There is also evidence that private asset managers exercise voting rights on ideological grounds. This is unsurprising given the pressure they face from peers, politicians, activists, and their own employees to use their control of (beneficiary) resources to address climate change and other social problems. Through investment and voting decisions, these managers can impose a private cost on greenhouse gas emissions in substitution for a government-imposed price.
Proponents of ESG mandates might argue that the magnitude of the social problems justifies institutional investor activism even at some cost to beneficiaries. This is a corporate social responsibility argument once removed. In other words, it expresses the view that corporate managers owe a duty to act in socially responsible ways and therefore asset managers should pressure their portfolio companies to do so.
The argument against delegating the solutions to social problems to asset managers rather than the political process turns on issues of competence, legitimacy, and conflicts of interest. Shareholder primacy is in large measure a rule about the allocation of responsibility in a market-oriented democratic society. Law and regulation impose constraints on corporate and asset managers, permitting them to act, within the constraints, as faithful agents to their principals while still serving society’s interests as mediated through the political process. Asset managers are not selected on the same basis as political leaders and have neither the skill set nor democratic legitimacy to make the sensitive tradeoffs necessary to craft public policy. In practice, managers’ appeals to the interests of other constituencies have often been self-interested.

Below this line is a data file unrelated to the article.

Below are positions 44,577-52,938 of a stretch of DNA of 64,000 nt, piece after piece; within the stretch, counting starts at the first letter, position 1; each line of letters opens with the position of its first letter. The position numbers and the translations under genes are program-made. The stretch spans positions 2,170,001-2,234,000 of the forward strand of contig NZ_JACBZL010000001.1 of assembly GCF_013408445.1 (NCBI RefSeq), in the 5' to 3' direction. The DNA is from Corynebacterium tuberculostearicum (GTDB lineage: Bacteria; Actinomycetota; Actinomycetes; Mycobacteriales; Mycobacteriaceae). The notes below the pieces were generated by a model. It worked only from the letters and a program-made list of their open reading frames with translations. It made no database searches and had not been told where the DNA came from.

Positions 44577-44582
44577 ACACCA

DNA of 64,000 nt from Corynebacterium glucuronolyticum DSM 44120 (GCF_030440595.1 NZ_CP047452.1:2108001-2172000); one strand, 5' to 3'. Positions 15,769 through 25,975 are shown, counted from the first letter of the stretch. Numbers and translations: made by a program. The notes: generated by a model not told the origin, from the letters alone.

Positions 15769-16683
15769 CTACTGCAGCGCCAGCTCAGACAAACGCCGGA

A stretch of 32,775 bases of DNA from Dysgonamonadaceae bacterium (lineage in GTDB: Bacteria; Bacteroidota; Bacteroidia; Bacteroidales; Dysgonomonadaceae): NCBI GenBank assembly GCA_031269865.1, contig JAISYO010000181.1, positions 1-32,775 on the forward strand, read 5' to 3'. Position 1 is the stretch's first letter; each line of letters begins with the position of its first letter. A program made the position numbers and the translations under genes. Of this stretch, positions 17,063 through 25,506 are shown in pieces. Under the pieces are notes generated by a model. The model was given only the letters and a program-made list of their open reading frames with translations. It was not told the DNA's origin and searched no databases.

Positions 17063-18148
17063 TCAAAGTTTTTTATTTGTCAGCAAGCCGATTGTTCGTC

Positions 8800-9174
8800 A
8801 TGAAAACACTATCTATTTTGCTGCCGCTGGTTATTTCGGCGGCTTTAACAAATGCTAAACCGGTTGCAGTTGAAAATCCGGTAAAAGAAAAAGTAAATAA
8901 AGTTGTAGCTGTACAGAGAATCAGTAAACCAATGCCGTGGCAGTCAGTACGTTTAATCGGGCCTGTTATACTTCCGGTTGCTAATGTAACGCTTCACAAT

The SEC should also recognize that expensive, politically driven mandates may encourage companies to remain or go private. Congress and the SEC have taken steps to make it easier for privately held firms to go public. ESG disclosure mandates will lean in the opposite direction, potentially reducing investment opportunities for retail investors and making it harder to address wealth inequality. We therefore argue that the SEC should not adopt ESG disclosure mandates unless it concludes that they would benefit households whose retirement, college, and other savings are in the hands of asset managers.
The SEC may continue to pursue its longstanding mission of investor protection, with an emphasis on protecting unsophisticated investors from fraud and agency costs. Alternatively, it may cast its lot with the institutional investors and political activists who aim to promote their favored public policy objectives without subjecting them to the transparency and compromises inherent in the normal substantive policy making process. Fairly or not, the latter path may lead investors and the broader public to conclude that the SEC caters to Wall Street rather than Main Street.
This post was previously published on the Columbia University Blue Sky Blog.
Paul G. Mahoney is a David and Mary Harrison Distinguished Professor at the University of Virginia School of Law.
Julia D. Mahoney is the John S. Battle Professor of Law at the University of Virginia School of Law.